Southampton Roads Reliability Project

Yadkin–Chesapeake Energy Center and Suffolk–Thrasher

(Note: This project was formerly known as the Suffolk-Yadkin 230kV Line.)

Project Update

In November 2012, Dominion Virginia Power began considering a plan to construct a 230 kilovolt (kV) electric transmission line between two existing substations in Suffolk and Chesapeake to support growing capacity and changing energy needs in the region. Electrical demand planners have since identified a solution which would utilize existing rights-of-way and minimize impacts to neighbors and the environment.

Enhancements to two existing electric transmission lines are being proposed to provide seamless, reliable power upon generation plant retirements in the region, including the Chesapeake Energy Center.

Project Details

Project Map
Project Description

Yadkin Substation – Chesapeake Energy Center

The enhanced 2.9-mile line will utilize the existing right-of-way corridor extending from the Yadkin Substation to the Chesapeake Energy Center. Existing, aging lattice-style structures will be replaced with new lattice structures and new conductor cable.

Suffolk Substation – Thrasher Substation

An improved 21-mile line will also utilize existing right-of-way corridor and extend between the Suffolk and Thrasher Substations. No new structures will be required, and new conductor cable will be added.

Environmental and transportation permitting will be necessary prior to construction beginning on either line project.

Project Benefits

Dominion’s new line project will:

  • add needed capacity to serve high growth area,
  • respond to impending power station closure(s),
  • comply with mandatory North American Electric Reliability Corporation (NERC) reliability standards,
  • help strengthen the electrical grid,
  • take advantage of the existing corridor, and
  • improve overall reliability for the community

View a presentation to learn more about the need for this project.

Project Timeline
  • September 2012 - Outreach to State and Local officials
  • Fall 2012 - Public outreach, letters, website, open house
  • Early Fall 2014 - Community outreach and notification of intent to construct
  • Fall 2014 - Construction scheduled to begin, pending applicable permits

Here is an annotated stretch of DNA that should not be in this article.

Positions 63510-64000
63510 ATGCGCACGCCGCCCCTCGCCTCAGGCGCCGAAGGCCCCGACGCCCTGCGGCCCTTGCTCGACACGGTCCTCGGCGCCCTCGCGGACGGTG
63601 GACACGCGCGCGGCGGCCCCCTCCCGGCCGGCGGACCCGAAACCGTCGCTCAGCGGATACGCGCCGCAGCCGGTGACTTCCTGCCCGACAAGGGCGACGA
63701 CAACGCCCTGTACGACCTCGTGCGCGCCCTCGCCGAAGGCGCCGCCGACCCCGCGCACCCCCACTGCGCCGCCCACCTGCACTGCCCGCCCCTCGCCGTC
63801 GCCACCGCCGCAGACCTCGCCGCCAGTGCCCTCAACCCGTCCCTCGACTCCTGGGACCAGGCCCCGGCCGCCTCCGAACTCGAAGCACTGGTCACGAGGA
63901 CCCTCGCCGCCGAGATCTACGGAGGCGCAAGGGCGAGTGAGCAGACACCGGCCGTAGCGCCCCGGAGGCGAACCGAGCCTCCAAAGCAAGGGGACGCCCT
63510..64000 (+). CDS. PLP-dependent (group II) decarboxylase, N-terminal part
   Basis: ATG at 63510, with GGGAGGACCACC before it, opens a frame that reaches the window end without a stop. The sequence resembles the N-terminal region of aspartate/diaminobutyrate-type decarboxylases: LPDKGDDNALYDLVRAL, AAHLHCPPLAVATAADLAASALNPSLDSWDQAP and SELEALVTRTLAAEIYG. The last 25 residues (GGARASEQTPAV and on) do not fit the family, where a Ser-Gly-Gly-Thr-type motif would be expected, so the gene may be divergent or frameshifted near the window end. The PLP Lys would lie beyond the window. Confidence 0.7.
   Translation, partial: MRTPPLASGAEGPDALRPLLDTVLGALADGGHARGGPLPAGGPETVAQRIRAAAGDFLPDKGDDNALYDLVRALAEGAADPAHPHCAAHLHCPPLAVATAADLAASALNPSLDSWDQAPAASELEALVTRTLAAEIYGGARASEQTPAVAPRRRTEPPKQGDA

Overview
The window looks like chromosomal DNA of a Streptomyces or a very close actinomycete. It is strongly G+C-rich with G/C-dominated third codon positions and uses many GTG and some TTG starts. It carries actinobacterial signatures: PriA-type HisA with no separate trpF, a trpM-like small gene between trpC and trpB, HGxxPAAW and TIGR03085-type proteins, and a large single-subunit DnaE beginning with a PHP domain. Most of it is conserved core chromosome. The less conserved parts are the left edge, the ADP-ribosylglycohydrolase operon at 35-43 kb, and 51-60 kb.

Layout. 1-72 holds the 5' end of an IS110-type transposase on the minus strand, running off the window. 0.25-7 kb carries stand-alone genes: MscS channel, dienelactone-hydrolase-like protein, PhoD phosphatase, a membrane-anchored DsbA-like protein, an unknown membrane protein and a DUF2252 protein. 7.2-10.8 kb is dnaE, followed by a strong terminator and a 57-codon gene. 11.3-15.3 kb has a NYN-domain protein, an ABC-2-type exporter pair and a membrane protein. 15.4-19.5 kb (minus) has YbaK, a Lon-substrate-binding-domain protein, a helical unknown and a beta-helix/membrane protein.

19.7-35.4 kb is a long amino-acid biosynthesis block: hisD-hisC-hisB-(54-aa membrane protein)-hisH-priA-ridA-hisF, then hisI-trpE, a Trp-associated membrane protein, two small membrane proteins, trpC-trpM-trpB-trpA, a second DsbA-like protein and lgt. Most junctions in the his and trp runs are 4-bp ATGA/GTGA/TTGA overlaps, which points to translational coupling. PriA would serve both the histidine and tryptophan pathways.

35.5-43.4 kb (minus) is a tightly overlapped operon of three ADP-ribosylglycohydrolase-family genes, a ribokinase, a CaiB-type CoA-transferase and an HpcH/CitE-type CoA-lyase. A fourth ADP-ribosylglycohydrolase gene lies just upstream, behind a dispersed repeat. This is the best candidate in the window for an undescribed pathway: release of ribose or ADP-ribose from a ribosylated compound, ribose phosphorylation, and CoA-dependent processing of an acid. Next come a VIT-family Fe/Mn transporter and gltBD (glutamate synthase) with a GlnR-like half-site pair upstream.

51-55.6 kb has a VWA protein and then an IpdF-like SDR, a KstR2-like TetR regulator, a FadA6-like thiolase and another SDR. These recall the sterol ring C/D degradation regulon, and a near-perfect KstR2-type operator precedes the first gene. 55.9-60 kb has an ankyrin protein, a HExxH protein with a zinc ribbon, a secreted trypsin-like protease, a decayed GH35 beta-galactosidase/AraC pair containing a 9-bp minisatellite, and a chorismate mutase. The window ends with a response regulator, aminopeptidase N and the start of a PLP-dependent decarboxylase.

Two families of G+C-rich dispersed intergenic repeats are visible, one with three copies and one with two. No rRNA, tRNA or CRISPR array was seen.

• May 2015 - Target date to energize transmission line
Contact Us

Contact us if you have questions or concerns about these line enhancement projects.

Questions and Answers

Will Dominion require additional right-of-way?

The enhancements of existing lines will not require the acquisition of new right-of-way.

What is an easement? Do I still own my property?

Yes, the property owner still owns the land. Easement agreements provide Dominion with a specified set of rights needed to construct, operate and maintain electric facilities across private land.

How will the completion of this project benefit me as a resident?

Due to the interconnected nature of the electric transmission grid, all power users in the area rely on Dominion's transmission infrastructure to deliver reliable power. The enhanced lines will provide increased operational flexibility and greater system reliability. As an area resident, this means fewer outages, and shorter durations should an outage occur.

What other investments has Dominion made to improve transmission reliability in the Hampton Roads area?

Dominion’s recent and near-term investments in Hampton Roads electric transmission infrastructure total over $482 million. They include:

Additional Reliability Projects

  • $175M to be invested in reliability projects in the Hampton Roads area over the next 4 years.
What is the electric transmission grid and how does it serve local customers?

The electric grid is the network of power lines that carries electricity from power plants to residential, industrial and commercial customers. To work effectively, electricity must at all times flow safely and reliably throughout the grid so the power is available when needed. Aging infrastructure, combined with a rise in domestic electricity consumption, has forced experts to critically examine the status and health of the nation's electrical systems. A ten-part series of stories from National Public Radio has been published on, examining the costs, the politics and other challenges of upgrading the country's electricity grid. View additional information about how the electric grid operates.